Travelport says it will take a $19.7 million "extraordinary cash charge" in the fourth quarter because of an arbitrators' decision which favored a former national distribution company partner.
While disagreeing with the arbitrators' decision, made Nov. 18, Travelport says the ruling is binding.
Over the years, Travelport has entered into marketing agreements with independently owned NDCs to market Galileo and Worldspan GDS services to travel agents in parts of Europe, Asia, the Middle East and Africa. Often the NDCs, which earn commissions from Travelport and subscriber fees, are independently and locally owned travel companies or airlines.
When a competitor, such as Amadeus, may team with an airline in a particular country to market its GDS services, Travelport may partner with a third-party marketing company to better compete with Amadeus.
Travelport declined to identify the NDC which won the arbitrators' decision.
However, in 2009, Travelport decided to transition from the NDC model to wholly owned operations in the United Arab Emirates, Saudi Arabia and Egypt, and earlier this year indicated that "the company is involved in disputes with certain of its former NDC partners [in the Middle East] regarding the payment of certain disputed fees."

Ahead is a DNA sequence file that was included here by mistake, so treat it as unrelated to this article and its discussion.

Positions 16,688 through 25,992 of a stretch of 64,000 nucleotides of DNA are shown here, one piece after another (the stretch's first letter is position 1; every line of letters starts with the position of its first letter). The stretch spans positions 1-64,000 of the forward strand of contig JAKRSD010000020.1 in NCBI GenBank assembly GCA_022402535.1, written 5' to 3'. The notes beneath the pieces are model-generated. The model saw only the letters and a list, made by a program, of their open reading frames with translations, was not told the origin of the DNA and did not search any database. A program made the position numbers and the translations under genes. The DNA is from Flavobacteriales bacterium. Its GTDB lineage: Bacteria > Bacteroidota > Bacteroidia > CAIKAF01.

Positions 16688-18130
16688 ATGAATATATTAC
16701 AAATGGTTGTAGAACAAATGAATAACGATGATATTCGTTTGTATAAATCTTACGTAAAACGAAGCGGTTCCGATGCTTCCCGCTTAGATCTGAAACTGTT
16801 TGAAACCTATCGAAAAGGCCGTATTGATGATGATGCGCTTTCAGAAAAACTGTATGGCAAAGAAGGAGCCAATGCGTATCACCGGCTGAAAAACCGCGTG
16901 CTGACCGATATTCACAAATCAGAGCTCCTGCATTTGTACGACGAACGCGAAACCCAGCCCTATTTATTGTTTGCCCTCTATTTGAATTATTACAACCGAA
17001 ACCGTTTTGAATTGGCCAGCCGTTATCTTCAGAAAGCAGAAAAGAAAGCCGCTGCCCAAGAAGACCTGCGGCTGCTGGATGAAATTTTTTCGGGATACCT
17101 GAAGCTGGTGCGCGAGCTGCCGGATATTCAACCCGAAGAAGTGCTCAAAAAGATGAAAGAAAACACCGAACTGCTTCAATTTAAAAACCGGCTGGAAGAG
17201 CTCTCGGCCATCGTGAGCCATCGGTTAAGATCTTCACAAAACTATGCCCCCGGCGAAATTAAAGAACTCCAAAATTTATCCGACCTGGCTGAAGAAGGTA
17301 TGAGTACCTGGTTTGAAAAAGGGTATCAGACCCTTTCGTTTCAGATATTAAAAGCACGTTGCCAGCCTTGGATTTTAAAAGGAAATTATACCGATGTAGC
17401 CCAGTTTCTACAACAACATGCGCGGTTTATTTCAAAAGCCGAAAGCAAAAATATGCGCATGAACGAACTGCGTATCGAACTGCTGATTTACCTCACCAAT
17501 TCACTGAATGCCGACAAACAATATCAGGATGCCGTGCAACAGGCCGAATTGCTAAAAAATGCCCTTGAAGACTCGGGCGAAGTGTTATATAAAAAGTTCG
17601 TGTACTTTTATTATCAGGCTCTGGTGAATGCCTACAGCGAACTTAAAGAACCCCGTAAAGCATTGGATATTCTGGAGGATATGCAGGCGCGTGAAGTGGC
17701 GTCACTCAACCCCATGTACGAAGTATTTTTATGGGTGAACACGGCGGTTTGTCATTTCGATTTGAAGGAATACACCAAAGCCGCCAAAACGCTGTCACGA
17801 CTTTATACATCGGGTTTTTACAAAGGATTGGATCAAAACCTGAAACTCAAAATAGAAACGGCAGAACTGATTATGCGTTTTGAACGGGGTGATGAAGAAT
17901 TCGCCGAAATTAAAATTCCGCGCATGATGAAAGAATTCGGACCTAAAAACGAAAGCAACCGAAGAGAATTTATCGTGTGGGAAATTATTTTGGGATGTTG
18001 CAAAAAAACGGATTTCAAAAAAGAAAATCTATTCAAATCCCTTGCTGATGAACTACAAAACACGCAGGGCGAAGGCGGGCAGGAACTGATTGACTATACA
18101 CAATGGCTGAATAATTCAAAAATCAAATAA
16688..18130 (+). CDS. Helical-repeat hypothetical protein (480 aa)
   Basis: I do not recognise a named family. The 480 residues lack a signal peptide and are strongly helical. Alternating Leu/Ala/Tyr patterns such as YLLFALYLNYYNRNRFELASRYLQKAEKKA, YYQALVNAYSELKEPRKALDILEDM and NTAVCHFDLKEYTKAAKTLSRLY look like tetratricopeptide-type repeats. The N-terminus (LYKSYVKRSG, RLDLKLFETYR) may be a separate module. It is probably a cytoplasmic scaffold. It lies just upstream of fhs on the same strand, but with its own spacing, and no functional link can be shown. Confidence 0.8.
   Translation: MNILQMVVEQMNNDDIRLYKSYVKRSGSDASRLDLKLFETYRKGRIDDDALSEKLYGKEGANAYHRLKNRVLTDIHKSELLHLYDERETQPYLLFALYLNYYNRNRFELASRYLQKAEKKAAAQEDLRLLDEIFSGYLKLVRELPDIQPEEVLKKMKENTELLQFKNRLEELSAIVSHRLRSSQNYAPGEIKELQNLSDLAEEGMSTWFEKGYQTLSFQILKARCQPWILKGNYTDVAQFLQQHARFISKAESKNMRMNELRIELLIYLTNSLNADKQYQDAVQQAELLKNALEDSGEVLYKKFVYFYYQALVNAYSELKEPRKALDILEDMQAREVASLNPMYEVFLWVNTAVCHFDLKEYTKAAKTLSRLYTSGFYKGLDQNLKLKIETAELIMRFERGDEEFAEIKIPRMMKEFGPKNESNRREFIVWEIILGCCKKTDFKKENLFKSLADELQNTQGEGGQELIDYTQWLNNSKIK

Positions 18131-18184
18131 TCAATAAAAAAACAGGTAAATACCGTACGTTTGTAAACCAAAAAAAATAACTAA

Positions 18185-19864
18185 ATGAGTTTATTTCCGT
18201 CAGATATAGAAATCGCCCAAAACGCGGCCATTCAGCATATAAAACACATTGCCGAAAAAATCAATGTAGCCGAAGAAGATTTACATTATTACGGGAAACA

In recent years, Emirates, Saudi Arabian Airlines and EgyptAir served as NDCs for Travelport's Galileo GDS so perhaps the arbitrators' ruling involved one of these three airlines.
Transitioning to wholly owned direct sales and marketing organizations from NDCs cost Travelport GDS marketshare in the Middle East, but it notes it gains higher margins because it doesn't have to split revenue and fees with third parties.
In announcing the adverse decision by the arbitrator, Travelport notes that during the fourth quarter of 2010, it won an arbitrators' decision against another NDC.
While three such disputes were in play, Travelport has one pending.
"The dispute with respect to the last remaining partner remains outstanding but is of a lesser magnitude than the aforementioned adverse ruling," Travelport says in a financial filing. "Although no assurances can be given due to the inherent uncertainty of arbitration and litigation, we believe such claim is without merit."
Travelport declined to comment further on the adverse ruling.